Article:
456
Chapter 10
D a8
7.4 ■
10 8
-—^
(Note: Units cm2 s"1)
(3)
nB
where <
t>
is the so-called association factor for the solute (=2.26 for water), MB
is the molar mass of solvent,
VA
is the molar volume of A at its normal boiling point (Units: cm3/mol), and "Hs is the viscosity of the
solvent (Units: cP, where 1 cP = 10° kg m'1
s'1). This correlation can be used for liquid solutes, e.g. ethanol
or glycerol diffusing in a solvent, but is of no use for predicting diffusivities of dissolved solid compounds,
such as sugars. Both Eq. (1) and (3) predict that DA
varies inversely proportional to the viscosity of the
solvent and proportional to the absolute temperature._____________________________________________
10.2. Mass Transfer To and Into Solid Particles
The mass transfer of substrates from the bulk liquid to the cells is normally rapid compared to the
cellular consumption rates for a suspended cell culture (see e.g. Example 10.6). However, as is the
case for many enzymatic processes, it is also for some microbial processes advantageous to apply
immobilized cells
. The cells are in such cases attached to the surface of a solid particle or are
entrapped within a matrix structure, e.g. an alginate gel, forming either spherical pellets or
immobilized films. Mass transfer from the bulk liquid will now occur to larger particles. Since a
larger particle size gives a decreased specific surface area (cf. Eq. 10.17), the maximum obtainable
volumetric mass transfer rate will be lower than for suspended cells. Furthermore, the rate of
internal mass transfer processes
, i.e. the diffusion of substrates and products within the pellet,
becomes an important factor to consider. The transport processes will interact with the microbial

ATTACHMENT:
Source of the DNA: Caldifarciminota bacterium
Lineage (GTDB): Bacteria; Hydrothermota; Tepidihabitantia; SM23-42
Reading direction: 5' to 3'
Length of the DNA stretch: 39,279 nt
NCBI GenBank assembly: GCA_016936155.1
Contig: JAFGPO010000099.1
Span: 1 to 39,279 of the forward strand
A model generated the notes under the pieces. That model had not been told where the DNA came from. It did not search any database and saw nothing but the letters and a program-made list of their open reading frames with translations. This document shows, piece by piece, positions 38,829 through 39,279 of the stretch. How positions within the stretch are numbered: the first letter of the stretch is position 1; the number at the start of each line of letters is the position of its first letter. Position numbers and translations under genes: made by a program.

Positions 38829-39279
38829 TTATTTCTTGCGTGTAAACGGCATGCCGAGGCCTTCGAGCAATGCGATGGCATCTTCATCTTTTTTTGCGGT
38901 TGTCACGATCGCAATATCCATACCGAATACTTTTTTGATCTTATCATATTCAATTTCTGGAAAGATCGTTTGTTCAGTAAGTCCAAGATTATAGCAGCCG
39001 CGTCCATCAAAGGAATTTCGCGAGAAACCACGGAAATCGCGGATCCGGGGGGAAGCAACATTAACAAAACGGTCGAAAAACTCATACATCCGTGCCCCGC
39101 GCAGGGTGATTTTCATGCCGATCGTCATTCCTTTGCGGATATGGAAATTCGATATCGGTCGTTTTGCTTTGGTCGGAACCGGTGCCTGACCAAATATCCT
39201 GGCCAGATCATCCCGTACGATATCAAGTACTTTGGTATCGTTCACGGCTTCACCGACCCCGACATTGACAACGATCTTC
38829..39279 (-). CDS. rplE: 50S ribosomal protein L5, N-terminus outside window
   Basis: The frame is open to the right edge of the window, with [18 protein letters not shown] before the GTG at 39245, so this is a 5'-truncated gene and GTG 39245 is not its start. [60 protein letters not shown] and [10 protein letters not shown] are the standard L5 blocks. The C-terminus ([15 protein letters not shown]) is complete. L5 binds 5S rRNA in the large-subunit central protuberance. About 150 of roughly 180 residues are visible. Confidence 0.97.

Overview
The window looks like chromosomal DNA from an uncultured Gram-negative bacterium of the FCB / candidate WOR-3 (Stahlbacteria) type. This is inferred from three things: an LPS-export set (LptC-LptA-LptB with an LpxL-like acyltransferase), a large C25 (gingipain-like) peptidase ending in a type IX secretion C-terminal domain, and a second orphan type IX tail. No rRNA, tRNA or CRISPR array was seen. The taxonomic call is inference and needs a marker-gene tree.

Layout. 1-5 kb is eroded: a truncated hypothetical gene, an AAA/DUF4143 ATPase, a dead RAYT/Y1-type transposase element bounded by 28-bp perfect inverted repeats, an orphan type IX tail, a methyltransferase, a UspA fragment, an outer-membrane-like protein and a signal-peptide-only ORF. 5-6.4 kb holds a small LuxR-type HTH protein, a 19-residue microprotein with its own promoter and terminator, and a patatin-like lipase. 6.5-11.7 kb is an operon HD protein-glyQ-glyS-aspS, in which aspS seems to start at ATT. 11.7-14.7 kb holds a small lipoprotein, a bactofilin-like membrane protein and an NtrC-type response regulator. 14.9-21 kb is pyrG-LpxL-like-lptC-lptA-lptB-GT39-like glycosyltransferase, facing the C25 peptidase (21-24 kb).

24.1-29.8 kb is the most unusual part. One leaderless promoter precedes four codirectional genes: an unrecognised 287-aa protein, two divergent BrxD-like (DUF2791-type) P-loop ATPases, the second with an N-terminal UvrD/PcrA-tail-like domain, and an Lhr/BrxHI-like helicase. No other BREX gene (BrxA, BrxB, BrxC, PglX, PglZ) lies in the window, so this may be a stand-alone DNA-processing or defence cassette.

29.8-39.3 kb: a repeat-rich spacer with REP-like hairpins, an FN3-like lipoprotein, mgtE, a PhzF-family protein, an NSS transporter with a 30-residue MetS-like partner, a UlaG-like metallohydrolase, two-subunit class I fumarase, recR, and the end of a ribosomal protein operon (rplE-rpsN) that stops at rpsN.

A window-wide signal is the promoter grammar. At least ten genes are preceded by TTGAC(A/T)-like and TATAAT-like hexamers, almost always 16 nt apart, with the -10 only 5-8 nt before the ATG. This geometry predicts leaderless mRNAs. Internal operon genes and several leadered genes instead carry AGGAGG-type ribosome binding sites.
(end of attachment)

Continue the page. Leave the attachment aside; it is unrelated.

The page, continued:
conversion processes, and the overall conversion rates may, in fact, often be determined by the
physical transport processes.
In this section we will therefore take a closer look at mass transfer processes in connection with the
application of microorganisms present in a more or less solid matrix. This is also of interest in
connection with the application of filamentous fungi, which have the ability to form pellets
consisting of many individual hyphal elements. Our discussion of the mass transfer processes is
divided into two parts: External mass transfer and intraparticle diffusion.
10.2,1. External Mass Transfer
External mass transfer carries the reacting species from the bulk liquid to the pellet surface. The
treatment of mass transfer to the pellet is completely analogous to the treatment of mass transfer
from a bubble. The concept of a stagnant film (often called the
Nernst diffusion layer
in the
biochemistry literature) is thus used also for this transport process. The flux to the pellet surface is
given by
J A = K (ca ~Ca.,)
(10.34)
cAj
is the concentration of A at the more or less well defined interface between liquid and e.g. a gel
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